Private hospitals treat 40 per cent of all patients in Australia. Imagine if those private hospitals were no longer accessible or affordable because private health insurance had disappeared, as much of the Labor Party wants. That 40 per cent of Australians would then need to use the public hospital system, which is already under increasing stress and pressure. In 2009-10, private hospitals treated roughly 3.5 million patients, and these people may then be forced into the public hospital system. Imagine the bottlenecks then. What would we see? We would see the hospitals like the Keith and District Hospital, which the South Australian Labor government refuses to give $300,000 a year to in order to keep it open. Imagine the pressure on the public hospital system when a state government cannot even afford to keep an integral part of regional health and hospitalisation open for a measly $300,000.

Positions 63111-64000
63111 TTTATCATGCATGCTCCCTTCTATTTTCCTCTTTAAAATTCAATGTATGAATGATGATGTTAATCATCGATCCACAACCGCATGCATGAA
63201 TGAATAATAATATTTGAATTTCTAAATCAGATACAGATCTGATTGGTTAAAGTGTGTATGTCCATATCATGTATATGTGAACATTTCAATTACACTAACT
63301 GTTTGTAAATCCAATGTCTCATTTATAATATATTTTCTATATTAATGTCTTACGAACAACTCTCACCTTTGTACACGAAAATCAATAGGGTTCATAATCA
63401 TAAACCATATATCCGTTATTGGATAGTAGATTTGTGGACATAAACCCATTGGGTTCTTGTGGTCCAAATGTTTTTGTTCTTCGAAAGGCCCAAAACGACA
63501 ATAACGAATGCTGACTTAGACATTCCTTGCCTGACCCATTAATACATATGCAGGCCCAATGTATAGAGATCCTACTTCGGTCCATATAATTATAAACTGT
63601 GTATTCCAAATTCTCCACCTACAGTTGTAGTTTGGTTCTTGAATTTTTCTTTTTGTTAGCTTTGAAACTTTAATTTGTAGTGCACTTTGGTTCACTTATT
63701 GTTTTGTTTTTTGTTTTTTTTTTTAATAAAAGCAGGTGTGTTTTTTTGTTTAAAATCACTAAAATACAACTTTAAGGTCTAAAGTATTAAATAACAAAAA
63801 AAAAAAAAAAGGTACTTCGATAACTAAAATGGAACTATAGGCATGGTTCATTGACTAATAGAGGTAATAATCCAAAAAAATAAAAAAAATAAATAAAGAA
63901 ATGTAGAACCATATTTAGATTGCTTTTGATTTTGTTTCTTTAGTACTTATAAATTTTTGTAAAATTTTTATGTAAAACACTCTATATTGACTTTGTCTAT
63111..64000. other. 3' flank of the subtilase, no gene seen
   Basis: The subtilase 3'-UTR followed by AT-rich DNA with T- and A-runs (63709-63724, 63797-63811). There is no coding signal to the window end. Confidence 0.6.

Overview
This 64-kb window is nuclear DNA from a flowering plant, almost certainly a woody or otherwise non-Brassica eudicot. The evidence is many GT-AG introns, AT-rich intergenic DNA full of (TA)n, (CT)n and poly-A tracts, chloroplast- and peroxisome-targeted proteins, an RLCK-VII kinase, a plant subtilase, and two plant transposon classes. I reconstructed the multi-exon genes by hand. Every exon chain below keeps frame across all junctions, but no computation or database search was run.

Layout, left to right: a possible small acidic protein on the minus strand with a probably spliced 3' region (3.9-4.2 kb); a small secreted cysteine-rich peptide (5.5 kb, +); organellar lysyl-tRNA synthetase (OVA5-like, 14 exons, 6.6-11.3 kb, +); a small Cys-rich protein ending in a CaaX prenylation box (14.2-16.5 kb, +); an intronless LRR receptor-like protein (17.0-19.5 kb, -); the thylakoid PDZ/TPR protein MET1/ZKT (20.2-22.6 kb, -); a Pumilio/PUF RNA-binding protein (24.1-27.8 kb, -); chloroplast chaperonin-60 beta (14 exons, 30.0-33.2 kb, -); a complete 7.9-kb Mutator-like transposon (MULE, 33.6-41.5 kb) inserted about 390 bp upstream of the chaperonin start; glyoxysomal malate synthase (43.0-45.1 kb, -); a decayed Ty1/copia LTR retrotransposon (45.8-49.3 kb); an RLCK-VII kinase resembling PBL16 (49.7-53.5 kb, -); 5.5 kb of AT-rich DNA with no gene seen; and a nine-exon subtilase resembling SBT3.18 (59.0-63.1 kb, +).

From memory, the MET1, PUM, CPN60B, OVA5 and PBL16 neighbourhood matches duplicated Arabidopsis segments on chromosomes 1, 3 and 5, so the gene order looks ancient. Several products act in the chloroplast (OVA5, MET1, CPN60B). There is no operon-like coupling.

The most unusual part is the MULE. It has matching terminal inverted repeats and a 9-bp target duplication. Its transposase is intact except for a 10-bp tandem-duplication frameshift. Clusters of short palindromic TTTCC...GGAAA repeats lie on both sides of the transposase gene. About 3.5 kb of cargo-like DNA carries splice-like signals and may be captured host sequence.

We have to acknowledge that private hospitals play a very important role. They perform the majority of elective surgery in Australia—64 per cent—because they are efficient, effective and accessible. As for the direct impact of this bill, I know we will have competing numbers and figures, but let me say for the benefit of the Australian people that, if you are going to rely on some figures put forward in this debate, you have to ask yourself how you can in good conscience rely—

Debate interrupted.